Overcoming Cover Crop Establishment Challenges

Cover crop use continues to increase as farmers realize the many benefits cover crops contribute to the soil and their cropping systems. Researchers are beginning to document that cover crops can increase profitability through increased yields, reduced fertilizer costs and reduced weed management costs. Planting cover crops help retain nutrients that might leave the field by runoff, leaching or wind erosion, making those nutrients available for the next crop. Keeping the soil covered with cover crops as many months per year as possible in a cropping rotation can reduce nutrient runoff and any associated water quality issues related to sediment and nutrients leaving the field.

There are number of challenges using cover crops for even the most experienced cover crop users. Reliable establishment and species selection are often listed and the primary challenges most farmers face incorporating cover crops into their cropping systems. To help farmers address these challenges, an Interseeding Cover Crops Field Day is planned for Oct. 21, 2015, in St Joseph County at the Larry Walton Farm in Nottawa, Michigan. The program begins at 10 a.m. and continues until 2 p.m. with lunch provided. There is no cost for attending this field day.

The Interseeding Cover Crops Field Day will be an opportunity for participants to learn the benefits of early established cover crops and the alternative methods for interseeding cover crops in standing corn including aerial, highboy and early season inter-seeding. There will be demonstrations of a Hagie Highboy Seeder and the Penn State Inter-seeder. Participants will also be able to view 12 different cover crop plots and learn more from a soil root pit.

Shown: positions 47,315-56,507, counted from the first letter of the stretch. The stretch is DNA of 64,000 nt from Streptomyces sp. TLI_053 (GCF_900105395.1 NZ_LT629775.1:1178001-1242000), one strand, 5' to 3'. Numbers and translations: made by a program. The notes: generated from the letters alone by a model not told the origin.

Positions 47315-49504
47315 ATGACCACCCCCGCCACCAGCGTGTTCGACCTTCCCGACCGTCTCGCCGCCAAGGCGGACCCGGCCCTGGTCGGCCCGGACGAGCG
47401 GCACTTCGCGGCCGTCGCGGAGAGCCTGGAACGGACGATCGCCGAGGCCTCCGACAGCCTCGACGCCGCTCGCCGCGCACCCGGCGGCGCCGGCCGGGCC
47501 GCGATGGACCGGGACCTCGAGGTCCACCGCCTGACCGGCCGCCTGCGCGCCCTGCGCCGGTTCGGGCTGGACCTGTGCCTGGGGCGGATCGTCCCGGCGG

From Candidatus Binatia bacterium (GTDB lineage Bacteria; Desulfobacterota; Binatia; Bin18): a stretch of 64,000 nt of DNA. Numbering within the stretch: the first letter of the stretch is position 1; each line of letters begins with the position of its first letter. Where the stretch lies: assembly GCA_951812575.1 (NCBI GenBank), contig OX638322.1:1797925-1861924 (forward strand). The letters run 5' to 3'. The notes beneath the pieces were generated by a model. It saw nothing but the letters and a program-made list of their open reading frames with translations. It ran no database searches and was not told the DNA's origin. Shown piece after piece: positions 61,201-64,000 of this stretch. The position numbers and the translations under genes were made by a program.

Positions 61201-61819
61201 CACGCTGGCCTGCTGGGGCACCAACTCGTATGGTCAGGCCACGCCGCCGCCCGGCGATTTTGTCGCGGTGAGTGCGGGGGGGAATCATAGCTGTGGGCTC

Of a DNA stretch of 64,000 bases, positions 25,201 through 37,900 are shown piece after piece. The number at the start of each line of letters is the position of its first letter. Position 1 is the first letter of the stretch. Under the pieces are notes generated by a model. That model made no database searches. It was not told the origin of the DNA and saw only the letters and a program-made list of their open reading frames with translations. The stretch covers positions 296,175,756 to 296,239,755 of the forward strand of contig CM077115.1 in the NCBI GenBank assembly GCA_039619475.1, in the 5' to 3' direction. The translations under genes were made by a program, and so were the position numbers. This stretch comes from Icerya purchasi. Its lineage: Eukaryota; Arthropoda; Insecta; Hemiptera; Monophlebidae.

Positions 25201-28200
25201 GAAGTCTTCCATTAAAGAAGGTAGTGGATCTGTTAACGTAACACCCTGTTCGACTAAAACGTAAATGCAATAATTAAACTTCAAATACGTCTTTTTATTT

To facilitate participants that wish to attend, two buses will be provided at no cost. One will be departing from Mt. Pleasant, Michigan, and the second from Clio, Michigan, with a number of pickup stops in route to the field day. Pickup locations are indicated in the field day brochure. Participants that wish to ride a bus can indicate their preferred bus and pickup location at registration.

If you are interested in registering for the field day, visit the Interseeding Cover Crops Field Day Event page. For more information, please contact Tamy Applewhite at 231-745-2732 or

The Interseeding Cover Crops Field Day is sponsored by Monsanto, Van Buren Conservation District and Michigan State University Extension.

This article was published by Michigan State University Extension. For more information, visit To have a digest of information delivered straight to your email inbox, visit To contact an expert in your area, visit, or call 888-MSUE4MI (888-678-3464).

Recent News

Spider Mites in Soybean

Spider mites often show up when it’s hot and dry outside. Given our current weather (and the promise of more heat to come), it’s a good time to review our scouting and management recommendations. Spider mites feed on a wide variety of plants, and usually enter soybean fields from grassy edges – especially right after […]

Weed Control in Wheat Stubble Fields

Wheat harvest marks the end of one cropping cycle and the beginning of a second.  In parts of central and southern Illinois, farmers frequently opt to plant double-crop soybean following wheat harvest, with hopes that the first “killing” frost will be late enough to allow the soybean to reach maturity.  Wheat stubble fields not planted […]

Mid-Season Weed Management in Soybeans – Hot, Dry Edition

A few weed-related observations while we try to stay cool and hope for a day of rain or at least popup thunderstorms. One of the frequent questions during extended dry weather is – do I wait for rain before applying POST herbicides, or just go ahead and apply before the weeds get any larger and […]

Your browser is out-of-date!

Update your browser to view this website correctly. Update my browser now